His office is one of a voice. He speaks and points and then gets out of the way. There is no cult of personality around St. John. He speaks and we hear Jesus. He points and we see Jesus. He baptizes for repentance and we need Jesus.

John said: A man can receive nothing unless it has been given to him from heaven. You yourselves bear me witness, that I said, ‘I am not the Christ,’ but, ‘I have been sent before Him.’ He who has the bride is the bridegroom; but the friend of the bridegroom, who stands and hears him, rejoices greatly because of the bridegroom’s voice. Therefore this joy of mine is fulfilled. He must increase, but I must decrease (John 3:29-30).

St. John is sent for the sole purpose of preparing the way for Christ. He is the herald trumpet to prepare for the King as He enters in. He is voice of the angel who points to Jesus in the voice of the prophet. His voice, with all the prophets, preaches repentance. Repentance, that is, turning away from your sins, is preparation for Jesus.

But St. John doesn’t want the credit. He is not the Messiah. He is not the Prophet. He is not Elijah. All the glory belongs to Christ. Christ is our one mediator. He is the Savior. He is the redeemer. No one comes to the Father except by Him. We have one Master to whose Word alone we are bound. We do not listen to voice of men, of saints, of angels, of prophets, or of kings. We only listen to the voice of Jesus, calling sinners to repentance for the forgiveness of sins.

Maybe we’re a bit like those delegates from the Pharisees and Levites? Maybe we don’t know who to listen to or why to listen to them? Maybe we question their authority or their right to speak?

We run the same danger of putting our hope in that which is most brilliant in the eyes of the world. Maybe we’ll only listen if they claim to be Elijah or the Prophet, that is, with some special calling of the Spirit? Maybe we will only listen if it comes in bite sized nuggets of clever anecdotes? Maybe we’ll only listen if the messenger is old and wise or young and energetic?  Maybe we’ll only listen if they fit within our expectations?

Repent. … Among you stands one you do not know, even he who comes after me, the strap of who sandal I am not worthy to untie. Repent. Hear the voice of the one crying out in the wilderness, ‘Make straight the way of the Lord’… 

Christ has sent one to prepare the way for Him. He has placed one in His stead and given him His authority. Listen to Him. Confess your sins, make ready your heart, lift up your gates, that the king of glory may come in. He is not the Christ. He is not Elijah. He is not the Prophet. He is must decrease and Christ must increase.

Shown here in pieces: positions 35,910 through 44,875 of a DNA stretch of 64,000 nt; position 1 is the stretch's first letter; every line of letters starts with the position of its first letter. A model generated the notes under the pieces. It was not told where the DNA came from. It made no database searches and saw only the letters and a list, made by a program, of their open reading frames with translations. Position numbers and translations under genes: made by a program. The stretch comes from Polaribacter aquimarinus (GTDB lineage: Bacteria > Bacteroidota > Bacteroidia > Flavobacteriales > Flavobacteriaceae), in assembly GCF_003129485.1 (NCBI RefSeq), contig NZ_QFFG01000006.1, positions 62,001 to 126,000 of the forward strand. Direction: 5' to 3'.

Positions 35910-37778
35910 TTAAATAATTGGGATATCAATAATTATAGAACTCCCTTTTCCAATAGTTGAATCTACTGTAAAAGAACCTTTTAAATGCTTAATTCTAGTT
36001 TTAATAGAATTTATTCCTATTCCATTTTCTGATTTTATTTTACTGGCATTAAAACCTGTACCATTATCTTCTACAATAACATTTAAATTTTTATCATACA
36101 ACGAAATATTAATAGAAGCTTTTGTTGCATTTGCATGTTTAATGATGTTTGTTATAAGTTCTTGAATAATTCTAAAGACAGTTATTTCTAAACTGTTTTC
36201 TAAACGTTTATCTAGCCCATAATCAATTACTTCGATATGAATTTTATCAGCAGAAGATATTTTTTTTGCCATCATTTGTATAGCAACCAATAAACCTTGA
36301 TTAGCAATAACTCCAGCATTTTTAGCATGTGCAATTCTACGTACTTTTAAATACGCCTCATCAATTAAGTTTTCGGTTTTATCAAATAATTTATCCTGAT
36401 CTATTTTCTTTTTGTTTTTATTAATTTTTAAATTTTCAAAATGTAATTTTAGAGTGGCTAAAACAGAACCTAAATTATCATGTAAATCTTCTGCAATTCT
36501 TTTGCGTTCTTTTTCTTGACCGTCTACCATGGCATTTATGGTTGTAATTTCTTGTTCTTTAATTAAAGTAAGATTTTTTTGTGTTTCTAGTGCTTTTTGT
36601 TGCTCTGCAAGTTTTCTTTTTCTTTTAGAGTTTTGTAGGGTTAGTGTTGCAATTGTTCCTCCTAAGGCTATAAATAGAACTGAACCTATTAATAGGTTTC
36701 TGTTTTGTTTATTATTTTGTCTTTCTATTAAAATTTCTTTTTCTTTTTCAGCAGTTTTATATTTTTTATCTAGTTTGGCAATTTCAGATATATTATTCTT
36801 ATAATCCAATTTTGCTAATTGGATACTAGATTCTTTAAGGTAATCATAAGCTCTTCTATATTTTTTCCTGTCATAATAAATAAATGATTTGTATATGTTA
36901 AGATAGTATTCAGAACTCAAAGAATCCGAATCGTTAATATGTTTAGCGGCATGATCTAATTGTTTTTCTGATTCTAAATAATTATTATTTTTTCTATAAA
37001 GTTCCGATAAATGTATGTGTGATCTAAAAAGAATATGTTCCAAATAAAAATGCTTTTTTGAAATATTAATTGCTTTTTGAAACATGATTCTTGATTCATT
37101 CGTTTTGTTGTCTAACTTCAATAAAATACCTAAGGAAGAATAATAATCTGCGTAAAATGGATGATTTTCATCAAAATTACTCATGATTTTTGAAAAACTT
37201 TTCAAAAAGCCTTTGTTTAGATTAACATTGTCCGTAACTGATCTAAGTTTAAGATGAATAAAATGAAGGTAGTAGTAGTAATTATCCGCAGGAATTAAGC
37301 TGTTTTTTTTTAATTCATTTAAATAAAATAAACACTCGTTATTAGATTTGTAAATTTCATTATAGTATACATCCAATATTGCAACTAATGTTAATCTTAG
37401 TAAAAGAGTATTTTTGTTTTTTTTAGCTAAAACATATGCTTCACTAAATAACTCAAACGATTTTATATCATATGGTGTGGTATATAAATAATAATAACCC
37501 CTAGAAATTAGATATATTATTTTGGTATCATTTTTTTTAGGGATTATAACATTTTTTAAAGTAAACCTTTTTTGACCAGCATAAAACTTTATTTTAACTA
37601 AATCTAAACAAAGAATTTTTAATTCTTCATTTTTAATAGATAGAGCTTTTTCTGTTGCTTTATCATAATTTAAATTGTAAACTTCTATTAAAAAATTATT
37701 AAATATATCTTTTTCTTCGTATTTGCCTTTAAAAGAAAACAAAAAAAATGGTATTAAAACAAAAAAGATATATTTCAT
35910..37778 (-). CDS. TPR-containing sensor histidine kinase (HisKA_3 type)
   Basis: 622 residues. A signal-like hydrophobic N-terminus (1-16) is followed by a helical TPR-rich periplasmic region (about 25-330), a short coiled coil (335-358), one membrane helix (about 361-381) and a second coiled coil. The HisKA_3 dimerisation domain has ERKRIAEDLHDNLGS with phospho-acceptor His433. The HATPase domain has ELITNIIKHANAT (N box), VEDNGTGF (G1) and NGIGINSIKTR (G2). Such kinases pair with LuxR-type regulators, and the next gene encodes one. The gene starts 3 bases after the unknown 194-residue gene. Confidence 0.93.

John is the voice of a preacher and baptizes with water in the office and by the calling of God. So also, God the Lord has made available to you a preacher, whose voice and hands declares the Word of the Lord and administers the holy Sacraments.  It is God the Lord, however who is speaking through me, admonishing and administering. St. Paul says of the pastors of the church: We are ambassadors for Christ, as though God were pleading through us: we implore you on Christ’s behalf, be reconciled to God. 

But do not look to the person of the preacher. Do not look to person of John. He speaks only by calling and by another’s authority. The Holy Spirit calls faithful men to be stewards of the mysteries. He calls them to proclaim and prepare the way for Christ. Actually, the Spirit Himself proclaims and prepares, enlightening your hearts through the apostles’ doctrine and faithful preachers. Do not look to the preacher. Do not look to John. Look to God’s working and power.

This is a struggle for our flesh. We do not like to listen to men. We don’t want to see past their sinfulness and hear the voice of Christ. So was the same for the Apostles. St. Paul wrote to Corinth: Who then is Paul, and who is Apollos, but ministers through whom you believed, as the Lord gave to each one? I planted, Apollos watered, but God gave the increase. So then neither he who plants is anything, nor he who waters, but God who gives the increase (1 Cor 3:6-7).

I must diminish but He must increase. I baptize with water, but the One stands among you whose sandal I am not worthy to untie. Know Him. Listen to Him. Be baptized by Him. Receive His flesh and blood. Rejoice in His voice that forgives. Be prepared by Christ for Christ as He comes.

In Name of the Father, + Son, and Holy Spirit. Amen.

Rev. Christopher R. Gillespie
Grace Lutheran Church
Dyer, Indiana